The event, organised by GWP on behalf of the SDG 6 IWRM Support Programme (GWP with UNEP, UNEP-DHI Centre and UNDP Cap-Net), was the first in a series of exchanges that aims to boost progress towards SDG 6: “Ensure access to water and sanitation for all”. The participants were SDG 6.5.1 national focal points, national and sub national government officials, facilitators of IWRM processes, development partners, GWP representatives, and UN country directors.
The Learning Exchange event started with opening words from Joakim Harlin, Chief, Freshwater Ecosystems Unit and Chief Manager, UNEP-DHI Centre on Water & Environment, who emphasised the need to double the pace of IWRM implementation to reach the 2030 goals and stating that business as usual is not enough. Highlighting the importance of the event, he invited participants to share the good and bad experiences to be able to accelerate, and congratulated those who reported through the SDG 6.5.1 monitoring exercise on their challenges and solutions at the national level.
The event was also an opportunity for the SDG 6 IWRM Support Programme to present on how it assists countries to develop and implement IWRM action plans, including the IWRM Acceleration Package, the IWRM Action searcher which showcases the actions developed by countries to attract investors, a forthcoming online course on IWRM Action Planning, and a community of practice for all those interested in advancing on IWRM. During the Learning Exchange, three countries that have already developed an IWRM Action Plan had an opportunity to share their experiences:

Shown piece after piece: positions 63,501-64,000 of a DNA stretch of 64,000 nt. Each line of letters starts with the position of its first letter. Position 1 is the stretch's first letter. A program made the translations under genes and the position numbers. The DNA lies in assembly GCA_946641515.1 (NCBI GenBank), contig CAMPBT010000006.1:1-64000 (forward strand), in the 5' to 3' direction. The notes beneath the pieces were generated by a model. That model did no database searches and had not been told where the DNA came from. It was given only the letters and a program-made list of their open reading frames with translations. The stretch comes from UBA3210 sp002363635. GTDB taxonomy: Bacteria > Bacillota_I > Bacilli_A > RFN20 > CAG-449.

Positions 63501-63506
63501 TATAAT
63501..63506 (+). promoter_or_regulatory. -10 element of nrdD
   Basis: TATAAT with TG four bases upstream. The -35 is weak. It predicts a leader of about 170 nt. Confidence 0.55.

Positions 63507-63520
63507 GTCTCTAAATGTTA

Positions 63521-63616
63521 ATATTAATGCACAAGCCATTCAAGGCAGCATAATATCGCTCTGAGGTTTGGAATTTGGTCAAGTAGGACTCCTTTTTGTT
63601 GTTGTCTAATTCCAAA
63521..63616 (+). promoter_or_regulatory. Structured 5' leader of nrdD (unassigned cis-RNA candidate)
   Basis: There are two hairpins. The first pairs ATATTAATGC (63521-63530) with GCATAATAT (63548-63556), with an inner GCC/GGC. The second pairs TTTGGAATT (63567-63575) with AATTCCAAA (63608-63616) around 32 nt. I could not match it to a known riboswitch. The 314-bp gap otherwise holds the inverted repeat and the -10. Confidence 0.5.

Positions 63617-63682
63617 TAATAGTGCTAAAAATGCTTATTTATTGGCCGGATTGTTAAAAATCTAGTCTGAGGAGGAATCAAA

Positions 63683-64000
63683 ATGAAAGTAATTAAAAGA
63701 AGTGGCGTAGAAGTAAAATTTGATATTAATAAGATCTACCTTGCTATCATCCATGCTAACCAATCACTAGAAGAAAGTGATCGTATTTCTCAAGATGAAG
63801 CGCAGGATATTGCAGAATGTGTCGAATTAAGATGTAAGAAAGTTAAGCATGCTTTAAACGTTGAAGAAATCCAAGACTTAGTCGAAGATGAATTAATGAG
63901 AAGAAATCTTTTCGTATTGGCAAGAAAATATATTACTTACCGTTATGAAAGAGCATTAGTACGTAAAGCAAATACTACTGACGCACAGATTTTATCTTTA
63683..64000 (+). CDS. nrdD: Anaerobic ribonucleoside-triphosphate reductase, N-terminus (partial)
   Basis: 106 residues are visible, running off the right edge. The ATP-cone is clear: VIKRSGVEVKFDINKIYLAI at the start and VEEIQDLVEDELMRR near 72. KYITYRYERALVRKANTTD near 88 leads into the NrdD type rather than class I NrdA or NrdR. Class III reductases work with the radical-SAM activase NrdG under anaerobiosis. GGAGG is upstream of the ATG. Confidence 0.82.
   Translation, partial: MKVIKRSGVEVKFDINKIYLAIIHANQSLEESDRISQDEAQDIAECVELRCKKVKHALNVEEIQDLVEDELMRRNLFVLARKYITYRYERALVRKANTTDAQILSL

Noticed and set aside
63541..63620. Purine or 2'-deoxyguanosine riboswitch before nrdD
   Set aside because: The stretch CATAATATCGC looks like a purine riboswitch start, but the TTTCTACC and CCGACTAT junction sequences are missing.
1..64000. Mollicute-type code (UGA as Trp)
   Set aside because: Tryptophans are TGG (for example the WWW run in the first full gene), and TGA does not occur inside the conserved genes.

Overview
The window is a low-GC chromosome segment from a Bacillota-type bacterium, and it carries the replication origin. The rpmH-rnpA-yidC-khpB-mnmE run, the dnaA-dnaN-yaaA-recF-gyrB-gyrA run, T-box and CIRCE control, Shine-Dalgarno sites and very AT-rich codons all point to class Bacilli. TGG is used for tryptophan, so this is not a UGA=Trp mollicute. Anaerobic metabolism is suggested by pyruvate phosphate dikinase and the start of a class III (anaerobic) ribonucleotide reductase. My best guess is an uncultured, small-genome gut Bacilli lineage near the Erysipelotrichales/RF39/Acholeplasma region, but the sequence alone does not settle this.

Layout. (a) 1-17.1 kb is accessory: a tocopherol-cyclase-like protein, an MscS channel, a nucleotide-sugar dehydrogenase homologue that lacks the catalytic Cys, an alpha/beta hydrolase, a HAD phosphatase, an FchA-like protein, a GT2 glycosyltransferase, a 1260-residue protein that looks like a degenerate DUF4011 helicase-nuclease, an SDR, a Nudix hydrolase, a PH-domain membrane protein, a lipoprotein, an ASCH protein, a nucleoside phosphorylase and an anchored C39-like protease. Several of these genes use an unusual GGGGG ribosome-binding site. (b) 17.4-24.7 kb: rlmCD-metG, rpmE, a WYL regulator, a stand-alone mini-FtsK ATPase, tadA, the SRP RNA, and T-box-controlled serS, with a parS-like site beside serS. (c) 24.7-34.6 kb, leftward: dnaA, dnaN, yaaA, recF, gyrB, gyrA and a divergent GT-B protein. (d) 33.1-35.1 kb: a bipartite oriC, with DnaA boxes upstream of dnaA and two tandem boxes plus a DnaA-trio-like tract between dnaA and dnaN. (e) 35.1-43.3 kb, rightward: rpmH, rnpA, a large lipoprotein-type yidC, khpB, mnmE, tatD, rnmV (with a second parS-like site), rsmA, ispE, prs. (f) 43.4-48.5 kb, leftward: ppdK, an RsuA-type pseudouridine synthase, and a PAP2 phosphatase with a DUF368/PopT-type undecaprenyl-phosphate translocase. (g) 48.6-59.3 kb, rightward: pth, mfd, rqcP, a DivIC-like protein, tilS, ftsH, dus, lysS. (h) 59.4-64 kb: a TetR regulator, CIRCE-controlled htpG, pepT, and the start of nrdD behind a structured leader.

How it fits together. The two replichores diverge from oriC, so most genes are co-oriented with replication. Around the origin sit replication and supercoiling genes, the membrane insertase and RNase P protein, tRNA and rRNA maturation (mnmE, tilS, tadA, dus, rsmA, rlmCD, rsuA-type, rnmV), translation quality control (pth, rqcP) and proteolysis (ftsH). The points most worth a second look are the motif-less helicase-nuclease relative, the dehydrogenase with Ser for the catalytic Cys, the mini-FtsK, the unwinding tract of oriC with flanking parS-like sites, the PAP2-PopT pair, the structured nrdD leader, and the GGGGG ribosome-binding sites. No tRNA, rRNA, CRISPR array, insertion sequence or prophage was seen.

- Vietnam, through Ha Hai Duong, Chief of Department of Water Resources and Climate Change at the Institute for Water and the Environment;
- Guatemala, through the Vice Minister for Natural Resources and Climate Change, Fredy Chiroy; and
- Ghana, through the Executive Secretary of the Water Resources Commission, Benjamin Yaw Bempong Ampomeh.
“The SDG 6 IWRM Action Plan for Ghana has been helpful, giving us opportunities to assist us to complete our national water strategic plan. It also is helping us to form the basis of our national plan, our annual work plan and is helping us to achieve and implement the actions that are incorporated in the plan,” said Benjamin Yaw Bempong Ampomeh.
During an interactive exercise in breakout groups, participants identified bottlenecks when implementing IWRM, as well as sharing experiences in overcoming those bottlenecks.
A key take-away was that multistakeholder engagement must be encouraged, including with different water-related subsectors, and without forgetting local communities, NGOs, and farmers. However, higher levels of inclusion present a bigger challenge in coordination and cooperation.
The solutions discussed included aligning interests by focusing on shared long-term goals and cross sectoral perspectives. Other solutions were seen in setting up a high-level intersectoral coordination team and strengthening the mandate and capacities of river basin organisations. Nevertheless, one of the main bottlenecks that was highlighted was financing. Participants agreed that the private sector needs to be engaged more, by aligning private investments with public needs, possibly by means of Public Private Partnerships (PPPs) and more innovative financing schemes.
This invaluable insight will contribute to further refining country efforts towards accelerating IWRM implementation, which is the goal of the SDG 6 IWRM Support Programme. The Support Programme assists governments in designing and implementing country-led responses to SDG indicator 6.5.1, the degree of implementation of IWRM, as an entry point to accelerate progress towards the achievement of water-related SDGs and other development goals, in line with their national priorities. This is in direct support of the official SDG monitoring and reporting processes that should lead to measurable progress on the relevant SDG targets, and contribute to the SDG 6 Global Acceleration Framework.
In his closing remarks, Darío Soto-Abril, Executive Secretary of GWP, thanked participants for their enthusiasm, and invited them to join forces to become agents of positive change. “I encourage you to keep expanding the community of practice to share experiences and lessons learned,” said Soto-Abril.